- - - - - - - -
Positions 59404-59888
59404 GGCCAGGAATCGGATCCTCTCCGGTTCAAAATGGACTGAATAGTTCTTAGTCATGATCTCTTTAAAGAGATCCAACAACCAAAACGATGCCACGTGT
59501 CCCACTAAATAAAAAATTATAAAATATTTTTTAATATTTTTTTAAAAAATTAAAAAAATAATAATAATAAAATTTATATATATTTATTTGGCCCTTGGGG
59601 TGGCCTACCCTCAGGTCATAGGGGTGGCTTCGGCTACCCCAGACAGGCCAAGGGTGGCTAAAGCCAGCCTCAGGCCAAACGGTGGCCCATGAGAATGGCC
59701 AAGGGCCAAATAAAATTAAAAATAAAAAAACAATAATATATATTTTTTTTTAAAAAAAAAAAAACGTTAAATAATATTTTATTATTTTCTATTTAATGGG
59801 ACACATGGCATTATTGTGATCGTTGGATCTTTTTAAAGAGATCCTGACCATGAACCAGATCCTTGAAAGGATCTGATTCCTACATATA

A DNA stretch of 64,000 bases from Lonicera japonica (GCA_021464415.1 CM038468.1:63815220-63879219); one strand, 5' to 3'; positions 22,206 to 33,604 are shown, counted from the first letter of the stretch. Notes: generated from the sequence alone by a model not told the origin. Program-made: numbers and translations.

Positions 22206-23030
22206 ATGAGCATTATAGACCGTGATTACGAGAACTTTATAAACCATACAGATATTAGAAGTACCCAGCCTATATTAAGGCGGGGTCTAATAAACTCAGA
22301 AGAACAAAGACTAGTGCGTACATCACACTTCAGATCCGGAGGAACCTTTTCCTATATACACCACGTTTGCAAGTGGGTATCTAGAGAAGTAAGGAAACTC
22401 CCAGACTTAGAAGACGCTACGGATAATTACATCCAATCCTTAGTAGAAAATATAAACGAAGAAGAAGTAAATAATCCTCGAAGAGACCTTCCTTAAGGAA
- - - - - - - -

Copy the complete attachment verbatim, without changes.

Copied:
Positions 59404-59888
59404 GGCCAGGAATCGGATCCTCTCCGGTTCAAAATGGACTGAATAGTTCTTAGTCATGATCTCTTTAAAGAGATCCAACAACCAAAACGATGCCACGTGT
59501 CCCACTAAATAAAAAATTATAAAATATTTTTTAATATTTTTTTAAAAAATTAAAAAAATAATAATAATAAAATTTATATATATTTATTTGGCCCTTGGGG
59601 TGGCCTACCCTCAGGTCATAGGGGTGGCTTCGGCTACCCCAGACAGGCCAAGGGTGGCTAAAGCCAGCCTCAGGCCAAACGGTGGCCCATGAGAATGGCC
59701 AAGGGCCAAATAAAATTAAAAATAAAAAAACAATAATATATATTTTTTTTTAAAAAAAAAAAAACGTTAAATAATATTTTATTATTTTCTATTTAATGGG
59801 ACACATGGCATTATTGTGATCGTTGGATCTTTTTAAAGAGATCCTGACCATGAACCAGATCCTTGAAAGGATCTGATTCCTACATATA

A DNA stretch of 64,000 bases from Lonicera japonica (GCA_021464415.1 CM038468.1:63815220-63879219); one strand, 5' to 3'; positions 22,206 to 33,604 are shown, counted from the first letter of the stretch. Notes: generated from the sequence alone by a model not told the origin. Program-made: numbers and translations.

Positions 22206-23030
22206 ATGAGCATTATAGACCGTGATTACGAGAACTTTATAAACCATACAGATATTAGAAGTACCCAGCCTATATTAAGGCGGGGTCTAATAAACTCAGA
22301 AGAACAAAGACTAGTGCGTACATCACACTTCAGATCCGGAGGAACCTTTTCCTATATACACCACGTTTGCAAGTGGGTATCTAGAGAAGTAAGGAAACTC
22401 CCAGACTTAGAAGACGCTACGGATAATTACATCCAATCCTTAGTAGAAAATATAAACGAAGAAGAAGTAAATAATCCTCGAAGAGACCTTCCTTAAGGAA